Last week, Stephen Green of conservative religious group Christian Voice failed in his attempt to have the BBC charged with blasphemy for its broadcast of Jerry Springer The Opera. Stewart Lee, who devised the musical with composer Richard Thomas, spoke to Index on Censorship about religion, free speech and self censorship
Index on Censorship: Were you surprised by Christian Voice’s campaign?
Stewart Lee: I was initially surprised, when all this started, to find that we had a Christian right in the UK at all. Having found out who they were and what they were like by looking on their site – something no journalists appeared to have done – I wasn’t surprised they went this far. It’s all about publicity. I don’t know if they really believe that Jesus was in a nappy in the show, but even if they know that isn’t the case it’s a good story to stir people up. Stephen Green of Christian Voice was explicit about the fact that he thought the Bezhti protests in Birmingham in 2004 meant that the Sikhs had stolen a march on him. Just as the exact content of the Danish Mohammed cartoons was lied about by extremists Muslims to whip up a frenzy, I suspect Green deliberately misrepresented JSTO to do the same.
IoC: Do writers (and perhaps specifically comedy writers) set out with an intention to offend?
SL: Some do. And to be honest, I think that can be a valid way of working. But with us the offence caused to supposed Christians was largely incidental to the main thrust of the piece. If Richard Thomas and I had set out to offend Christians, obviously the end result would have been far more graphic and considered. I used to find it quite insulting that people thought we’d set out to offend Christians and that this charming and thoughtful piece of musical comedy was the best we could come up with. As an exercise, in my stand-up show the following year, 90s Comedian, I did set out to conceive of the most religiously offensive image I could, but was still unable to write anything that didn’t at least have some redeeming features, some meaning, some point.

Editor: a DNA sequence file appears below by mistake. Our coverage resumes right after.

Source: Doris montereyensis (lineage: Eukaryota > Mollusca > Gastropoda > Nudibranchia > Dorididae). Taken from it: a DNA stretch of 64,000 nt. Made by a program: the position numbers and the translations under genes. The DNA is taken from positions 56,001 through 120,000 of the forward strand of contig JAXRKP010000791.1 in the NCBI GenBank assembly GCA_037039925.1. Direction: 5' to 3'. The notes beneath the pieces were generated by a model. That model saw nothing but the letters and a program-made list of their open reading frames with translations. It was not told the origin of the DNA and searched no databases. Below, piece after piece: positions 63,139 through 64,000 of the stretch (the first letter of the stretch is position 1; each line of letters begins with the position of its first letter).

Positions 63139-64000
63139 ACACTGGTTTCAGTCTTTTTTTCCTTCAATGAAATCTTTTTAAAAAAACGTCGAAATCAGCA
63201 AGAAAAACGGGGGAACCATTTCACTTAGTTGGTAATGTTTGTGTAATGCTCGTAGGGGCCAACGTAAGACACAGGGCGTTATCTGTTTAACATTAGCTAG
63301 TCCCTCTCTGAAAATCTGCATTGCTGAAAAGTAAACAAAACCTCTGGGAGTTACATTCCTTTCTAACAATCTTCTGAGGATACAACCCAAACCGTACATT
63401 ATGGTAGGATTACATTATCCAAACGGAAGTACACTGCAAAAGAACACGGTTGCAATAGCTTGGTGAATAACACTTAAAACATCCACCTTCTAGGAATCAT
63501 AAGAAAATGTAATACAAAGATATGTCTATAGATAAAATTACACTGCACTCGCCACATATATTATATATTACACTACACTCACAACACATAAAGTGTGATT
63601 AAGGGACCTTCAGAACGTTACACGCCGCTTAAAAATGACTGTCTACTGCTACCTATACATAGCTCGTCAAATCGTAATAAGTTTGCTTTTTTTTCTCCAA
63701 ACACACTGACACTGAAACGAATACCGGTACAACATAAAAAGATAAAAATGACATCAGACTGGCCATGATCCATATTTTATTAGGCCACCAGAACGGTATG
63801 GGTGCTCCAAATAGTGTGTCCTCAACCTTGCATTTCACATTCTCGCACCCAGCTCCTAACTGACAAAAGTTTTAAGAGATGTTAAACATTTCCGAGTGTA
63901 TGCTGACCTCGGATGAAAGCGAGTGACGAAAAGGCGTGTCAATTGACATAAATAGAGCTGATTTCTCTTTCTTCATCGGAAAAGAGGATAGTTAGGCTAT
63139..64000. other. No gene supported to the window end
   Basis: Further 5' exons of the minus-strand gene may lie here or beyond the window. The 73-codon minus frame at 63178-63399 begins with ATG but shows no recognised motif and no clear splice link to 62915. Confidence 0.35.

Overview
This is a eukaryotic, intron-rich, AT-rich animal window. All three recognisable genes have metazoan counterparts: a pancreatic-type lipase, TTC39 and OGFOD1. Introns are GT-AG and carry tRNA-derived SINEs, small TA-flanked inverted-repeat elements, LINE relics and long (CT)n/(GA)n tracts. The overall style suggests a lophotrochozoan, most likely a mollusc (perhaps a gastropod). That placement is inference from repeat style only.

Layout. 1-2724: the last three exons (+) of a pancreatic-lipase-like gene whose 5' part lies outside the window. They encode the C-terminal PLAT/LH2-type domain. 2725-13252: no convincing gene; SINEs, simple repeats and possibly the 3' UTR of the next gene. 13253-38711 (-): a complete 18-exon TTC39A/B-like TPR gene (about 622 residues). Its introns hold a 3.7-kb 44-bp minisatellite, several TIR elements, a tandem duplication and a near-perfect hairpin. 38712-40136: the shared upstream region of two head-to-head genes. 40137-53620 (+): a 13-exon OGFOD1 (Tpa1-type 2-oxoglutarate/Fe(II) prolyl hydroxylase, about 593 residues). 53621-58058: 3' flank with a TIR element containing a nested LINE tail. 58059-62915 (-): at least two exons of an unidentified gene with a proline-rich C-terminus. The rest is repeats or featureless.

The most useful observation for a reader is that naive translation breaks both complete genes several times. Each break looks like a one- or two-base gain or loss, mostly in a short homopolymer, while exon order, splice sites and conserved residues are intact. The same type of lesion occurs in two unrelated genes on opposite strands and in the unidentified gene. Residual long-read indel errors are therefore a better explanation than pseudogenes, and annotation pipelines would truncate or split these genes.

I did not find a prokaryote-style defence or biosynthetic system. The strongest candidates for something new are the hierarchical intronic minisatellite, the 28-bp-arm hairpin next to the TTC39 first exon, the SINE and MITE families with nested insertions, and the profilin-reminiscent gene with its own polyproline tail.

IoC:Conversely, is there a certain type of person who sets out with an intention to be offended?
SL:Yes. And with the likes of Stephen Green it’s all tied up with this idea that minorities get a better deal.
IoC: Did the fuss over JSTO cause you to think twice when you sat down to write again? In the current climate of religious sensitivity, people self censor to the detriment of their work?
SL:Well, there would be no point writing anything with any religious content which would require big box office receipts or public funding to float it, as a fuss like this could wipe it out instantly. So yes. I’d never become involved to such a degree on something on such a big scale if there was the possibility of it being effectively closed down like this. I can’t afford not to be paid for years and years of work on the whim of idiots. That said, no-one ever saw this coming. What people take offence at, or chose to be offended by, will always be unpredictable.
IoC:The judgement this week related only to the television broadcast of JSTO. Do you think greater protection should’ve been offered to the stage production?
SL:The problem was that at the time we were planning to tour the show the Incitement to Racial and Religious Hatred Bill was hanging around in its unmodified form, and Christian Voice were able to exploit the woolly wording to give theatres the impression they could be prosecuted for staging JSTO, so we lost loads of venues and the tour went ahead but was not financially viable. I think the judge here saw through the fact that Christian Voice is a far-right agitator group first and foremost and didn’t want to see them exploit our work for political ends.
Stewart Lee’s current show ‘41st Best Stand Up Ever’ is at the Soho Theatre until Dec 22.